Baptismal Site, Bethany beyond the Jordan, Dead Sea, Holy Land, Jesus Christ, John the Baptist, Jordan, Mukawir
The following morning, we woke early to take photographs on the shore of the Dead Sea. The hotel had the requisite pots of mud for smearing on oneself before swimming, but neither of us had any intention of either smearing or indeed swimming. The day was looking considerably more stormy than the previous one, which made for a very different set of photographs than those taken on the more southern shores on the way to the hotel.
Following a mostly mediocre hotel breakfast, we set out to see sights. Our return flight was not until ten o’clock that evening, so we were in no rush, and the roads were not busy, apart from occasional roadside camels.
We managed to find petrol at a nearby filling station, a place which showed the importance of using an actual interpreter when writing signs rather than relying on an internet translation. I assume that when accessing a computer network in Arabic, you ‘enter’ with your username and password…
First stop, Bethany beyond the Jordan. Not far from the bridge to Israel, this site is the purported (and there is much Biblical evidence in the guide leaflet to support the assertion) site of the baptism of Christ. It is not possible to tour the site in anything other than a guided group, so we awaited the bus that would carry us to the fabled River Jordan.
Fabled it may indeed be. Overwhelming it certainly isn’t; the river is little more than a greenish-brown stream with the opposite bank within spitting distance. This opposite bank was, the guide informed us, Palestine. And in my book, he was absolutely right, despite the Israeli flags flying over it. The actual site of what is believed to be the baptism pool is firmly on the Jordanian side. It doesn’t look particularly spectacular, but even a complete athiest-agnostic-mythologist like myself felt the weight of history. Or mythology. Or something. The incredibly noisy Korean group ahead of us seemed more to feel the weight of the opportunity to take selfies. TB, being Brazilian and not confined by pointless British ‘decorum’, shushed them in no uncertain terms. Never have I more wished that I weren’t British. (Edit – the Brexit vote a month later would soon surpass this).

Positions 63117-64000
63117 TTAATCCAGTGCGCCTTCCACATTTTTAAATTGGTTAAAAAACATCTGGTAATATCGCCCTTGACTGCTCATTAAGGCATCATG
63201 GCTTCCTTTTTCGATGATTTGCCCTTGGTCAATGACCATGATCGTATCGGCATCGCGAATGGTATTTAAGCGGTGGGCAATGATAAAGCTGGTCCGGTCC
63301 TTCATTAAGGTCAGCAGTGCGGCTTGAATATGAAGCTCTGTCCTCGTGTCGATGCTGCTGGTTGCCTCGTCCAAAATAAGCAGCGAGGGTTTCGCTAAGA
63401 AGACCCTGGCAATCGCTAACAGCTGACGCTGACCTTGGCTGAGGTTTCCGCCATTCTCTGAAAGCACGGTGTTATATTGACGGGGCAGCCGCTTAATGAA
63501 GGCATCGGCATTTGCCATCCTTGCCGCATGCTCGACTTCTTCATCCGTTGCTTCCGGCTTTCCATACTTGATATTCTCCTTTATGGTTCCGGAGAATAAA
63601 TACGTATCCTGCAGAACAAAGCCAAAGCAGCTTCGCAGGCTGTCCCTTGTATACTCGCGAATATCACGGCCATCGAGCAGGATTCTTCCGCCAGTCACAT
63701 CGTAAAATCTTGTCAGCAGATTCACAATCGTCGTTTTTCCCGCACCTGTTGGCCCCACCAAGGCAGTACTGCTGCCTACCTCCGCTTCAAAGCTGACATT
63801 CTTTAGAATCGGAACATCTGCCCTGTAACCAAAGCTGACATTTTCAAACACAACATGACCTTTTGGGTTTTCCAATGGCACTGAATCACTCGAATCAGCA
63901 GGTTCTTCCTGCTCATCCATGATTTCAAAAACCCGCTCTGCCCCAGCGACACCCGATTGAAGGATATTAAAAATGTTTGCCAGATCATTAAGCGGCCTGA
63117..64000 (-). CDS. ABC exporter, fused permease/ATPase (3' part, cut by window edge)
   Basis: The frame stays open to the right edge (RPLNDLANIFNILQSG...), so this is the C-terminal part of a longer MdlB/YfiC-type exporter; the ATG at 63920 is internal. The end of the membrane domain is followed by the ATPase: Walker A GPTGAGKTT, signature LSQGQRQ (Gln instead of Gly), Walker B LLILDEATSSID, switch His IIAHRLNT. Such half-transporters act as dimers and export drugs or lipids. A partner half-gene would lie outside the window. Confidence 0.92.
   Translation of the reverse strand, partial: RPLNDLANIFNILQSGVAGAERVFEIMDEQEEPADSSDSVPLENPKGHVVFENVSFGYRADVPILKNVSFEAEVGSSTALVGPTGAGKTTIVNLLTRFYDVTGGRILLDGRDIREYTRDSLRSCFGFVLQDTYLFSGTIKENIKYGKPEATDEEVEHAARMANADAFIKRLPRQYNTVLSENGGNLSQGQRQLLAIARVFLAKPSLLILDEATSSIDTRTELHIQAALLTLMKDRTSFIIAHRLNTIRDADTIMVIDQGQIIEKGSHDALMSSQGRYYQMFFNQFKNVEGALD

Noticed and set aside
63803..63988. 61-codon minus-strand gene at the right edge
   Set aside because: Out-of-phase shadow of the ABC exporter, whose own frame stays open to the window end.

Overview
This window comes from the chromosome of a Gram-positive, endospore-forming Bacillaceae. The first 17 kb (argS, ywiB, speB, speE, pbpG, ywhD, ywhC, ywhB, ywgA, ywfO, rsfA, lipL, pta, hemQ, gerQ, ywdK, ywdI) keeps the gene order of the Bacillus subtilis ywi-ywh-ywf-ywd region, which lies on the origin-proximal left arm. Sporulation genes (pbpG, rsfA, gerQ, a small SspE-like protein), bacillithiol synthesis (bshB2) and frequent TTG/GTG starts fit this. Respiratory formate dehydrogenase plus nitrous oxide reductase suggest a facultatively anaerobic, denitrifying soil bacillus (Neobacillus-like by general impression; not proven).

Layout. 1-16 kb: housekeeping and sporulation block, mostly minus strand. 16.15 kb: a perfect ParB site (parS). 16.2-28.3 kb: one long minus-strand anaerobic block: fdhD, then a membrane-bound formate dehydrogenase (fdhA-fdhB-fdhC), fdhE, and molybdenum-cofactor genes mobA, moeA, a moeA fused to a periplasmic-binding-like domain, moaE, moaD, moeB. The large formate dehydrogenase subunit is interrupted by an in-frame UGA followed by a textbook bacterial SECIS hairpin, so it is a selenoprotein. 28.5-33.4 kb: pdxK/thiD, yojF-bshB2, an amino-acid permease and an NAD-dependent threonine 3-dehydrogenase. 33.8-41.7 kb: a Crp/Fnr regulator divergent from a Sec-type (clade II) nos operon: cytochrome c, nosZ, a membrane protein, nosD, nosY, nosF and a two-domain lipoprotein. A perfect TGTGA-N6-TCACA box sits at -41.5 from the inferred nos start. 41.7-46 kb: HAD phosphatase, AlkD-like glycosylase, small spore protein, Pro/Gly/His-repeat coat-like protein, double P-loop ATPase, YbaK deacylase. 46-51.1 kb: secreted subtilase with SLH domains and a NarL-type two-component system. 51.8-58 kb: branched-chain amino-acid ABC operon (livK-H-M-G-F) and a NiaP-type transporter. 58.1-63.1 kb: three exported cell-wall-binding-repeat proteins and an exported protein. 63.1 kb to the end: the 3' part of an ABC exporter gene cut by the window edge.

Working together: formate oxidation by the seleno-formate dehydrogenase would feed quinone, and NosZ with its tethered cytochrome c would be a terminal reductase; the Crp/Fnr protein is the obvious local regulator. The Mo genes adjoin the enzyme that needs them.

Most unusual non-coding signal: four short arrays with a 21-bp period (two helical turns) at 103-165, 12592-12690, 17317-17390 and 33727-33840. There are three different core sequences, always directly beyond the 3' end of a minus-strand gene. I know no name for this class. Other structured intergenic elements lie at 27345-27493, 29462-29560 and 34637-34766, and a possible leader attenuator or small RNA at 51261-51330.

By the banks of the river itself, there is a baptismal font (replete with heavily armed guard) and steps down to the water.
It is possible, on purchasing a cotton gown, to swim in the river. We didn’t. On the opposite bank, in occupied Palestine, things are more developed. Dare I say, commercialised. Groups of Christians from all over the world (or at least, from all over the southern states of the USA, from the volume and accenture of their voices) travel to be baptised in the holy, if slightly muddy, water. And there was much wailing and speaking in tongues. And, from me at least, a fair amount of giggling too.
Still, snarkiness and unbelief aside, Bethany beyond the Jordan is quite an incredible place and I would strongly recommend a visit.
Next on our list was Mount Nebo, the mountain top from which god revealed to Moses the extent of all the lands that would belong to his ancestors, thus condemning the region to millennia of internecine struggle. The road between Bethany and Mount Nebo is (much like the selfsame god of the old testament) both awe-inspiring and terrifying.
The hire car was simply not powerful enough to get up some of the hills, resulting in us chugging along in first gear, threatening to stall, at 15 mph with drops of several hundred feet and frequent 180 degree switchbacks every few hundred yards. Exhilarating in a Ferrari, perhaps. Considerably less so in a Kia Picanto.
And when we got there, there wasn’t all that much to see. A monastery that was out of bounds. A dusty, ill-explained exhibition. A flock of very religious Americans. Oh, and the view. Yes. The view did indeed make up for the journey. And the Americans. Even without god telling me that it was my right to claim everything I could see for my ancestors, I could still see why Moses got so excited. And the names on the viewing post – Bethlehem. Jericho. Mount of Olives. They made me really want to explore the Holy Land. Except, y’know, it’s ‘Israel’. One day, perhaps.